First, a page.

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Vijayawada, Andhra Pradesh

D.No: 29-26-60, Jagadamvari St

Colonoscopy

What is Colonoscopy?

A colonoscopy is a procedure that enables gastroenterologist to look inside your large intestine (colon) and rectum. At Beleaf Multispeciality Hospital our doctor performs colonoscopy procedure to detect and prevent colon and rectal cancer. Colonoscopy has become very common, but there are important things everyone should know about preparation, anesthesia options, and recovery.

Why should I get a colonoscopy?

Colonoscopy is typically recommended as part of routine colon cancer screening, which includes a physical exam, stool test (to rule out cancer), and blood test (to rule out other diseases). If you have been diagnosed with colon cancer or if you are at high risk for developing it, your doctor may recommend that you get a colonoscopy within the next few years.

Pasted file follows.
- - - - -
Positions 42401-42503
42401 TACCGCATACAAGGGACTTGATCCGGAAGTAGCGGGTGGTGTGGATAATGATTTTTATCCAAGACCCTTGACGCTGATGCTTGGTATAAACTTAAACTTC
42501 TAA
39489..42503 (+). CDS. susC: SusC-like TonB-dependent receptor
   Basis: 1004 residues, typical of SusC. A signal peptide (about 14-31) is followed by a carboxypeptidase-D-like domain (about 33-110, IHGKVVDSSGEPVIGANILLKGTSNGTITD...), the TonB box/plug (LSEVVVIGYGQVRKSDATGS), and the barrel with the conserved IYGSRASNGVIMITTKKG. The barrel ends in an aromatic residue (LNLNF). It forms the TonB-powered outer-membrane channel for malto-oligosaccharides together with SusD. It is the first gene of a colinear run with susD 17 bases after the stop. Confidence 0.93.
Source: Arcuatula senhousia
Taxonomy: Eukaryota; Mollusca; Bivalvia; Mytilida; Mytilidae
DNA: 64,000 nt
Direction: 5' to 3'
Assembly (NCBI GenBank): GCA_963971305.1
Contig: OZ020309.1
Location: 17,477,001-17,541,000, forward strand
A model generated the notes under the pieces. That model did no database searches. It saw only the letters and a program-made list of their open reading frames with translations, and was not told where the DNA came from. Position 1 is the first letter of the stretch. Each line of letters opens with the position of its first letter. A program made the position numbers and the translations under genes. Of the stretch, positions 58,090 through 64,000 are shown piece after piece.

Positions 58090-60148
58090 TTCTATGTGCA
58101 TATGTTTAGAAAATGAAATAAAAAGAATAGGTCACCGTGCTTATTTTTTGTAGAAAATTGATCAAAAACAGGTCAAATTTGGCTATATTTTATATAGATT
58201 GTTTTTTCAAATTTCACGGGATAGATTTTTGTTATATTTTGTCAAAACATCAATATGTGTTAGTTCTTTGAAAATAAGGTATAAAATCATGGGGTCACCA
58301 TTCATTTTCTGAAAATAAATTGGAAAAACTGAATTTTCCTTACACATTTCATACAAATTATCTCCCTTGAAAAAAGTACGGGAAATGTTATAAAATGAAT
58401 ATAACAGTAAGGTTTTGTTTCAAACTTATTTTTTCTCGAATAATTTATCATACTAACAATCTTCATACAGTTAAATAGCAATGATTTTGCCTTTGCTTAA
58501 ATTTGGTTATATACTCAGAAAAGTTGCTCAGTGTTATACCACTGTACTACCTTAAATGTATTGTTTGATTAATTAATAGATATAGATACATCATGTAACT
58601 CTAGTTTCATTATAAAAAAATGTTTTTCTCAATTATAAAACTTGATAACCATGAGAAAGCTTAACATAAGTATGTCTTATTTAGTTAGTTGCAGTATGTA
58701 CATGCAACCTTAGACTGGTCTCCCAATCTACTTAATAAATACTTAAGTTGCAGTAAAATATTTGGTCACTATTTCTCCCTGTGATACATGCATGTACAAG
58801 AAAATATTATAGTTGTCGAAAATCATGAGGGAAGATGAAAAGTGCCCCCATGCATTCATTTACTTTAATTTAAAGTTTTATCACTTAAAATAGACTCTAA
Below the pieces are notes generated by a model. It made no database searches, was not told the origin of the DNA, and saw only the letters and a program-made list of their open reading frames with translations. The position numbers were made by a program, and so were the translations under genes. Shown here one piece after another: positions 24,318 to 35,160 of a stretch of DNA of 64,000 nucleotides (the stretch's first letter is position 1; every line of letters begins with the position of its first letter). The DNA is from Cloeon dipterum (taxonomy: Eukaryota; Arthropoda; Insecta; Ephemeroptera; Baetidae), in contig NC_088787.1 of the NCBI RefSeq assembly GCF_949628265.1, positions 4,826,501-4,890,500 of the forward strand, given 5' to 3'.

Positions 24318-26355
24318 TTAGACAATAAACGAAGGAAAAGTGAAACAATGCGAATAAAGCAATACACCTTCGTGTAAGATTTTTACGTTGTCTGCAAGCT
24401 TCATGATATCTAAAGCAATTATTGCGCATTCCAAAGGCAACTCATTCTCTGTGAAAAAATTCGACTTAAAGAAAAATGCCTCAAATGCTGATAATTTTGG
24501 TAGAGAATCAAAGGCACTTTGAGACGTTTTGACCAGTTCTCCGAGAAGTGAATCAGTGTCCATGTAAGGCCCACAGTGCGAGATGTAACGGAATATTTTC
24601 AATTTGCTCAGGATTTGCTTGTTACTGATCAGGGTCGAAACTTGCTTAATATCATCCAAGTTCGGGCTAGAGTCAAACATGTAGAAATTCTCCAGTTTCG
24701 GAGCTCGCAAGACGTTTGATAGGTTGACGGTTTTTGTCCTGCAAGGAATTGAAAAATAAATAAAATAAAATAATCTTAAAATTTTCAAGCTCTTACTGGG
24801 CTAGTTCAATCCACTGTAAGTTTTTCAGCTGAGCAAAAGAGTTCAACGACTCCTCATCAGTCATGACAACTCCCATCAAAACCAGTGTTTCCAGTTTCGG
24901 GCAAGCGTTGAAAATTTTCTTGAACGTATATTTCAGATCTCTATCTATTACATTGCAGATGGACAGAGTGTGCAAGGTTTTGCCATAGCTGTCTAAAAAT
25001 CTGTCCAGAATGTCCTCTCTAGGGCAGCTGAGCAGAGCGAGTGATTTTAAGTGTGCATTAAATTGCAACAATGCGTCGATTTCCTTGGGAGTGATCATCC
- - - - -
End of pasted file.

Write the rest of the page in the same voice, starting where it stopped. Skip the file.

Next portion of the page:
It’s also an important first step in preventing colorectal cancer. Colonoscopies are used to detect, remove, or biopsy affected parts of the large intestine and rectum. A colonoscopy can be performed with or without sedation, depending on your comfort level.


How long does colonoscopy takes?

At Beleaf Multispeciality Hospital Colonoscopies are done as outpatient procedures, which means that you’ll go home the same day and not have to stay overnight in a hospital. And because they’re done by trained medical professionals, there’s a very low risk of complications like bleeding or infection during this procedure.

You can schedule a colonoscopy today at Beleaf Multispeciality Hospital

Colonoscopy

What is the colonoscopy procedure?

During a colonoscopy, the gastroenterologist inserts a long, thin, flexible tube called a colonoscope into the patient’s rectum. The instrument is equipped with a tiny video camera and light at its tip. The camera sends a video image to a monitor, allowing the doctor to examine the patient’s large intestine. The doctor removes any polyps discovered in the intestine and may remove small pieces of other types of abnormal tissue for further examination. Before the procedure begins, an IV is placed in the patient’s vein so that medications for sedation can be given quickly. The patient is connected to equipment that monitors heart rate, blood pressure, and oxygen levels. The patient also receives oxygen through the nose.
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